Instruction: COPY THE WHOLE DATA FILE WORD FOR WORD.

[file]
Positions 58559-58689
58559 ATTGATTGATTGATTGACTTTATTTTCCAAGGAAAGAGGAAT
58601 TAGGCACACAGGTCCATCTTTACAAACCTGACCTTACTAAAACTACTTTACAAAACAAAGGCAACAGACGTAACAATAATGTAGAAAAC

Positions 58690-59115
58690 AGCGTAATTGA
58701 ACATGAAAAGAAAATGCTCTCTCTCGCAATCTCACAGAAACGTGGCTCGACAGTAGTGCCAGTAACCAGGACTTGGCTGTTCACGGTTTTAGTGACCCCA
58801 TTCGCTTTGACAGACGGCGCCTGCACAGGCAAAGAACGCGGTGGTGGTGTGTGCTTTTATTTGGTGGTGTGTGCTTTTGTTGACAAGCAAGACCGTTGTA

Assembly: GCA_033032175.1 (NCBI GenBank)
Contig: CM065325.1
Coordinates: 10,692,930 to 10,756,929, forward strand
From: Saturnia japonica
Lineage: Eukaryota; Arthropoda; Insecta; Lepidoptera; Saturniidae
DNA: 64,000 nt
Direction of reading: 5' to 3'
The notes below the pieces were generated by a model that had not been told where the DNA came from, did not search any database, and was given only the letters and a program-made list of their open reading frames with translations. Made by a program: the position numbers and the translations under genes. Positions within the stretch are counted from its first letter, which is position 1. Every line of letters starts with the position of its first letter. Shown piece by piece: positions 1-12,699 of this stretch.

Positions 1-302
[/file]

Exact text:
Positions 58559-58689
58559 ATTGATTGATTGATTGACTTTATTTTCCAAGGAAAGAGGAAT
58601 TAGGCACACAGGTCCATCTTTACAAACCTGACCTTACTAAAACTACTTTACAAAACAAAGGCAACAGACGTAACAATAATGTAGAAAAC

Positions 58690-59115
58690 AGCGTAATTGA
58701 ACATGAAAAGAAAATGCTCTCTCTCGCAATCTCACAGAAACGTGGCTCGACAGTAGTGCCAGTAACCAGGACTTGGCTGTTCACGGTTTTAGTGACCCCA
58801 TTCGCTTTGACAGACGGCGCCTGCACAGGCAAAGAACGCGGTGGTGGTGTGTGCTTTTATTTGGTGGTGTGTGCTTTTGTTGACAAGCAAGACCGTTGTA

Assembly: GCA_033032175.1 (NCBI GenBank)
Contig: CM065325.1
Coordinates: 10,692,930 to 10,756,929, forward strand
From: Saturnia japonica
Lineage: Eukaryota; Arthropoda; Insecta; Lepidoptera; Saturniidae
DNA: 64,000 nt
Direction of reading: 5' to 3'
The notes below the pieces were generated by a model that had not been told where the DNA came from, did not search any database, and was given only the letters and a program-made list of their open reading frames with translations. Made by a program: the position numbers and the translations under genes. Positions within the stretch are counted from its first letter, which is position 1. Every line of letters starts with the position of its first letter. Shown piece by piece: positions 1-12,699 of this stretch.

Positions 1-302